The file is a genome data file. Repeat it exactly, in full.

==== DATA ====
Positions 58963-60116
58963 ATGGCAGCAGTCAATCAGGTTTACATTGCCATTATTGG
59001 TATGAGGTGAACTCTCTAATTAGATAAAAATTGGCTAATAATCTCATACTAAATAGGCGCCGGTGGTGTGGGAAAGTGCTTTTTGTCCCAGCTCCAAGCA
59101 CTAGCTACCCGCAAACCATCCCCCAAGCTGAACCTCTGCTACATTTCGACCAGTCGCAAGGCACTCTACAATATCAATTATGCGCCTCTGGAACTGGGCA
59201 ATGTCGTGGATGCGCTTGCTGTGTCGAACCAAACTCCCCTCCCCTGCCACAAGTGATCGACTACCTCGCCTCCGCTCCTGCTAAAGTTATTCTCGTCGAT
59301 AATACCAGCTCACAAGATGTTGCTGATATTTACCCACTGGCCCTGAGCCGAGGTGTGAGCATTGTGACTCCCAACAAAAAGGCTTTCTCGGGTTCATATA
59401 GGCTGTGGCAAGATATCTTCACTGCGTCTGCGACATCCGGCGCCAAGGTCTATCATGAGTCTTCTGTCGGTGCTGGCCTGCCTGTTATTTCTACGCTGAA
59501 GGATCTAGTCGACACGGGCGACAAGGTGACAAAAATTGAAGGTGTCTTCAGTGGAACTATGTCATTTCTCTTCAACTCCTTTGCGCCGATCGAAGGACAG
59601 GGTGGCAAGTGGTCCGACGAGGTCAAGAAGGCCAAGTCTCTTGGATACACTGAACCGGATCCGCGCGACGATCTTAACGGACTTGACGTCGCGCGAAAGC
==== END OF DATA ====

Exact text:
Positions 58963-60116
58963 ATGGCAGCAGTCAATCAGGTTTACATTGCCATTATTGG
59001 TATGAGGTGAACTCTCTAATTAGATAAAAATTGGCTAATAATCTCATACTAAATAGGCGCCGGTGGTGTGGGAAAGTGCTTTTTGTCCCAGCTCCAAGCA
59101 CTAGCTACCCGCAAACCATCCCCCAAGCTGAACCTCTGCTACATTTCGACCAGTCGCAAGGCACTCTACAATATCAATTATGCGCCTCTGGAACTGGGCA
59201 ATGTCGTGGATGCGCTTGCTGTGTCGAACCAAACTCCCCTCCCCTGCCACAAGTGATCGACTACCTCGCCTCCGCTCCTGCTAAAGTTATTCTCGTCGAT
59301 AATACCAGCTCACAAGATGTTGCTGATATTTACCCACTGGCCCTGAGCCGAGGTGTGAGCATTGTGACTCCCAACAAAAAGGCTTTCTCGGGTTCATATA
59401 GGCTGTGGCAAGATATCTTCACTGCGTCTGCGACATCCGGCGCCAAGGTCTATCATGAGTCTTCTGTCGGTGCTGGCCTGCCTGTTATTTCTACGCTGAA
59501 GGATCTAGTCGACACGGGCGACAAGGTGACAAAAATTGAAGGTGTCTTCAGTGGAACTATGTCATTTCTCTTCAACTCCTTTGCGCCGATCGAAGGACAG
59601 GGTGGCAAGTGGTCCGACGAGGTCAAGAAGGCCAAGTCTCTTGGATACACTGAACCGGATCCGCGCGACGATCTTAACGGACTTGACGTCGCGCGAAAGC